Adults who suffered from child abuse are left with the legacy of a deformed self-image
Victims of child abuse do not report that they are being abused for many reasons.
The main one is that a child hardly understands what is happening, especially when it comes to sexual or emotional abuse.
Children who are beaten are aware of the violence to which they are subjected, as they experience, in addition to fear, physical and emotional pain. Still, as physical violence comes from parents or guardians, it is often naturalized -- in a child's view, if adults know everything, they certainly know what they are doing, leaving them to blame for being beaten.
Love and pain are mixed, and often victims of physical abuse justify the abuse through their own behaviour as if they deserved the punishment. This perception not only distorts the understanding of what love and care are, but it is also often repeated in future generations, perpetuating a cycle of transgenerational violence that is very difficult to break.
"They internalize punishment as a reflection of their personality, and not as an expression of the lack of control and unpreparedness of the adult who attacks them"
It is very common to hear that a child, when beaten, does not hate the adult, but learns to hate herself. They internalize the punishment as a reflection of their personality, as a sign that there is something wrong with them, and not as an expression of the lack of control and unpreparedness of the adult who attacks them.
In these cases, not only is their self-esteem weakened, but their self-worth is distorted, leading them to accept abusive relationships at work, in friendships and in love in adulthood.
Children who are beaten learn, from an early age, that the socialization process takes place through the slap. Punitive education deprives them not only of respect, but of the notion that the adult exists to support them. Without this notion, there is no possibility of asking for help, and it is common for the child to come to see any adult as both an authority and a threat.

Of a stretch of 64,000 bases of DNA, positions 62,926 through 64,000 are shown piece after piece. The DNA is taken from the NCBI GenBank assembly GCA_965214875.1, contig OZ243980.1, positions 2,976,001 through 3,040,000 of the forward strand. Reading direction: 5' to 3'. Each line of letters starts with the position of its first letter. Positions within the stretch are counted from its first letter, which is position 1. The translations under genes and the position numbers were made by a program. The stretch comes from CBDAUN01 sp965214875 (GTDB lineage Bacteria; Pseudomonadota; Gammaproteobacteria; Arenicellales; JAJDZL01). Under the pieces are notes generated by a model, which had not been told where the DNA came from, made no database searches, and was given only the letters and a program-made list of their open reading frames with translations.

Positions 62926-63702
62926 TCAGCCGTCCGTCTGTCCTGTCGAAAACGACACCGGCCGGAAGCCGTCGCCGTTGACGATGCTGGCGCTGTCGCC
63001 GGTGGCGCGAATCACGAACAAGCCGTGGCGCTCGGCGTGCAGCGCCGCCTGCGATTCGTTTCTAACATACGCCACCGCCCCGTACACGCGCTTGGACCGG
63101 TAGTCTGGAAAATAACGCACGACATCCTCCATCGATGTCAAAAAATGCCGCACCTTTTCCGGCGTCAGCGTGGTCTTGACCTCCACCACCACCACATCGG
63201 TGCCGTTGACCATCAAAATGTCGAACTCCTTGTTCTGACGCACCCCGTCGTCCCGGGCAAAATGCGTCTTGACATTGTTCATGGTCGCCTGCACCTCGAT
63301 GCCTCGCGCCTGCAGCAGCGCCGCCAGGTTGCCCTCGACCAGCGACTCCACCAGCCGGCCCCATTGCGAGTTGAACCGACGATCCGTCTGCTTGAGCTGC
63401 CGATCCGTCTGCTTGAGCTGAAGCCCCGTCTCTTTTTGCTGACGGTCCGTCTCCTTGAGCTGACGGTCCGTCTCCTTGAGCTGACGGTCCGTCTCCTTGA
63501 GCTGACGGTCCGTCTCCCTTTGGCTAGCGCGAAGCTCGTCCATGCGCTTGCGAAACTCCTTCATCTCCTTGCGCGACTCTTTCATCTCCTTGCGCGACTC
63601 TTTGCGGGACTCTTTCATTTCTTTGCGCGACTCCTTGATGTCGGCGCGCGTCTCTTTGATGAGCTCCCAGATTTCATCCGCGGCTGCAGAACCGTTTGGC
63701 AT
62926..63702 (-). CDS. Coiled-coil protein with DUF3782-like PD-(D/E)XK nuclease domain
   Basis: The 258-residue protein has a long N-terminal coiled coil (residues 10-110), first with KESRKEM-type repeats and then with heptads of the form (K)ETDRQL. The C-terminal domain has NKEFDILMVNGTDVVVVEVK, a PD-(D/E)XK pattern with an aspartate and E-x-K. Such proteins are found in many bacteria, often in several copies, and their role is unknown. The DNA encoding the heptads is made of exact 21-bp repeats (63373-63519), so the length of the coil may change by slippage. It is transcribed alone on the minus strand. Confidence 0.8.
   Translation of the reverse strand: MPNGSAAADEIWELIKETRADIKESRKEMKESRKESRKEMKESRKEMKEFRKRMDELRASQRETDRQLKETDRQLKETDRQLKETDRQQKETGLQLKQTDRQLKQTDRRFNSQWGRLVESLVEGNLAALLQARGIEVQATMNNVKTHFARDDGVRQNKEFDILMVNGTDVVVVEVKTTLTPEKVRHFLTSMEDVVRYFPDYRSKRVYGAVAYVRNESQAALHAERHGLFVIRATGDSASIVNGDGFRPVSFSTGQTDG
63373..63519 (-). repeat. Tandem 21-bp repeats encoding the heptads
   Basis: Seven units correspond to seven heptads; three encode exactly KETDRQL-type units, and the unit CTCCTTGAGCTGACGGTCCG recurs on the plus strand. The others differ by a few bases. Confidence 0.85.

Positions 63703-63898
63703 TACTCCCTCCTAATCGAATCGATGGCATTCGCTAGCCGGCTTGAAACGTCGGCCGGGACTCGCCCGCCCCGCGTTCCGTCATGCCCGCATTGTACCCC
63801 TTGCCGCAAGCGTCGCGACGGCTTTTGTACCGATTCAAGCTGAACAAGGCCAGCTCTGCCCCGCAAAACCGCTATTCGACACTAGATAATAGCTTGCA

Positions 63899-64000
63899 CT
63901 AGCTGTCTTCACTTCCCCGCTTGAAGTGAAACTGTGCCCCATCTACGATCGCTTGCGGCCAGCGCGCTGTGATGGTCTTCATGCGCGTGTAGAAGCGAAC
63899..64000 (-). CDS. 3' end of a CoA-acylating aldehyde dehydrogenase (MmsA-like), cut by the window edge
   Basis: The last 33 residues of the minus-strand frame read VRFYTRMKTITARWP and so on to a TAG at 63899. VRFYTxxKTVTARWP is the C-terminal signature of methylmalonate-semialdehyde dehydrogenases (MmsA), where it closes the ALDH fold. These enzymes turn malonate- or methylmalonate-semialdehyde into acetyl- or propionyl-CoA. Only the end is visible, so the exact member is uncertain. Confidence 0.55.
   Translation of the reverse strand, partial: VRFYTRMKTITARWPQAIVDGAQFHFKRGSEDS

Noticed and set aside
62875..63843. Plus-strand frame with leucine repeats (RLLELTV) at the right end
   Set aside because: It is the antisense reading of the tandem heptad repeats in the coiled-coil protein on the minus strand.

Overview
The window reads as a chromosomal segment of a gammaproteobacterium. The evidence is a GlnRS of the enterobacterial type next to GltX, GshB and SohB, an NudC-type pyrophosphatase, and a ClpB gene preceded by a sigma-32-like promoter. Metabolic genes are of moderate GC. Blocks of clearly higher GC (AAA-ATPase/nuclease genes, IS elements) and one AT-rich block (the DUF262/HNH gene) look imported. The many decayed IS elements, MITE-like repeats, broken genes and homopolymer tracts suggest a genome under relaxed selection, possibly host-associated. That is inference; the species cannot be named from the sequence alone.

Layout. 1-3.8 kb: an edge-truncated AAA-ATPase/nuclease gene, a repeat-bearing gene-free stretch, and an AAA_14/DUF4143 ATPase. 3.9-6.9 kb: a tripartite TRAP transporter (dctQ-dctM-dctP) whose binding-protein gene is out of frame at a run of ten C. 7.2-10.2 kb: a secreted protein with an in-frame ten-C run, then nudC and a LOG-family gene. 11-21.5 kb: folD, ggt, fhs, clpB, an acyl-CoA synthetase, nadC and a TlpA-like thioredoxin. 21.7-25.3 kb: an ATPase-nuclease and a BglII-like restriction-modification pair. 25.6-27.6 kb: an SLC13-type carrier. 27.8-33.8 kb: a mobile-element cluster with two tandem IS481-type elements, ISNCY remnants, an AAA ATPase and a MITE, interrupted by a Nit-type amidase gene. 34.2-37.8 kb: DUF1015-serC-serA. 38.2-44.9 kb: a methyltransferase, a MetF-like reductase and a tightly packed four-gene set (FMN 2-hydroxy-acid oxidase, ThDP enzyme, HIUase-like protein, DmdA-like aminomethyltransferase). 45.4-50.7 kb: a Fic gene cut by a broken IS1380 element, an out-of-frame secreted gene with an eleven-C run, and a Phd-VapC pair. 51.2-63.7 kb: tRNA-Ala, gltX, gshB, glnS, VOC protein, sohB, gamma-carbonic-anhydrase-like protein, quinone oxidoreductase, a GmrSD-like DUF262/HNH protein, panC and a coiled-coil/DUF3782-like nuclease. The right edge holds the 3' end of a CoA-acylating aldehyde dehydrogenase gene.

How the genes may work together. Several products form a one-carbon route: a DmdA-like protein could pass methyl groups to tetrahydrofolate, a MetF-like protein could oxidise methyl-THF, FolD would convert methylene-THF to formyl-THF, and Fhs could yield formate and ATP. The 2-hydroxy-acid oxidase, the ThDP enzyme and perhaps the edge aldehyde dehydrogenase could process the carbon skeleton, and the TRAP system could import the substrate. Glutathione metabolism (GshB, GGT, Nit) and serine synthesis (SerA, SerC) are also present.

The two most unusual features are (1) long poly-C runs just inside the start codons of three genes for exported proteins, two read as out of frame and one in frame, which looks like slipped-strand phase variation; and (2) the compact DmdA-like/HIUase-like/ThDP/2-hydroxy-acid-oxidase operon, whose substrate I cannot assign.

It is a breach of trust that compromises faith in human beings at all stages of life. And if the adult who's supposed to take care of her can't be trusted, why should anyone else be?
In sexual abuse, the dynamic is different.
"Fooled by the seductive manipulation, the victim does not understand that the supposedly affectionate act is actually a great violence"
It usually occurs through seduction, through an adult's emotional mastery over them. More than 70% of cases of sexual abuse happen in the family or by someone close to the child. Because it is presented as a form of "affection", this type of abuse confuses and perverts the notion of what affection really is. Fooled by seductive manipulation, the victim does not understand that the supposedly affectionate act is actually a great violence.
Although it causes embarrassment, sadness, shame and often disgust, child sexual abuse, when it does not involve rape, hardly causes pain, which makes it difficult for the child to report it. In addition, the abuser usually has a strong affective bond with the victim, and is able to silence them via emotional blackmail or threat.
At other times, the victim is too small and doesn't even know how to name what happens, because sexual abuse is an act completely foreign to their repertoire. How to tell someone what you can't define?
However, it is very common that, even being able to describe sexual abuse, the victim does not find an echo from those who should protect them. Often, when disclosing it, the child or teenager is discredited, largely due to the mythology created about the abuser by the media in general.